From June 9 to June 13, 2008, thirty-one utility executives and managers travelled to Germany to learn about the country’s success and experience integrating significant amounts of solar energy into the electricity grid.
Throughout the five-day fact finding mission, the delegation met with numerous players in the German electricity marketplace, visited multiple solar installations, and toured the largest solar tradeshow in Europe.
The group discovered that there are many differences between the structure of utility markets in German and the US. Some of the major differences include:
Germany’s justification for the feed-in tariff (referred to as the EEG) is fundamentally based on the emergence of the solar and wind industry as an economic development tool for providing high tech goods and services to the future energy sector. The country has more annual revenue from exports than any other country, including China and Japan. Traditional industries – e.g. steel, chemicals, and automobiles – are relocating to lower cost regions, growing slowly, or not growing at all. The notion is that a feed-in tariff for renewables helps meet carbon targets and electricity demand while building industrial capacity in a key export industry that does not require cheap labor, land, or materials to grow.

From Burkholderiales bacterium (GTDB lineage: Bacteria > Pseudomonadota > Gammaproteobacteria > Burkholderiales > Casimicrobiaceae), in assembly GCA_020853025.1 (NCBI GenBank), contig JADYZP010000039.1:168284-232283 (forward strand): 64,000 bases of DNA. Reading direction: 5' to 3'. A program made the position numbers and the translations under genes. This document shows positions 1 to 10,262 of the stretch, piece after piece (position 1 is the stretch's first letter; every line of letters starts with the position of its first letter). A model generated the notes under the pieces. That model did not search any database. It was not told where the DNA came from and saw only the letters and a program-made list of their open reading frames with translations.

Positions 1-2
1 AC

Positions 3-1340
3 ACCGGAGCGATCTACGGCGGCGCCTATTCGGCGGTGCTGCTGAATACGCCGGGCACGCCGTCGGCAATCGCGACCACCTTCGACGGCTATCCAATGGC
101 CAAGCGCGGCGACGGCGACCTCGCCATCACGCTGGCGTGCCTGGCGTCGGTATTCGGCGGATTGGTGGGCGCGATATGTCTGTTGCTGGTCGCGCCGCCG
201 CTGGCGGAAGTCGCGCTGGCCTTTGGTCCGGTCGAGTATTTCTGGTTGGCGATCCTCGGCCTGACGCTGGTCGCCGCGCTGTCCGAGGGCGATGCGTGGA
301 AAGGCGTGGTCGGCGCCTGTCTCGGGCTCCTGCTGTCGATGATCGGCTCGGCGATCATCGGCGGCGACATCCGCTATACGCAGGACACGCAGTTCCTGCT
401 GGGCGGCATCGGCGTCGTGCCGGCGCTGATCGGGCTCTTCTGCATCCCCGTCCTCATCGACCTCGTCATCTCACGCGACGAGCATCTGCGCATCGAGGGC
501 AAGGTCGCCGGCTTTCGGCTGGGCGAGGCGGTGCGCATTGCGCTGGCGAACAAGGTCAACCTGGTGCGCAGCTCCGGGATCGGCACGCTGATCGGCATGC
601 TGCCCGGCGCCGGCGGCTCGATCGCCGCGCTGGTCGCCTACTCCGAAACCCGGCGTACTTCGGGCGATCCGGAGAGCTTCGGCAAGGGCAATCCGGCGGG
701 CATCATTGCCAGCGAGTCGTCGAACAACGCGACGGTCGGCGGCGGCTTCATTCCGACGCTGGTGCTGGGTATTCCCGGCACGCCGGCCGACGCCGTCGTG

With the structure of the feed-in tariff in Germany, solar electricity is exclusively fed into the grid on the utility side of the meter rather than in a net metering arrangement.
Throughout the week in Germany, the delegation heard varying reports on the cost of the feed-in tariff to each customer:
Upon returning to the US, the organizers of the fact finding mission conducted further research into the costs of the feed-in tariff. A summary of what was found is provided in the “Follow-up Information” section at the end of this report.
Based on what the delegation heard from representatives of German utilities and solar companies, the greatest values provided by the feed-in tariff structure seem to be long term stability for investors and clarity for utilities and PV system generators.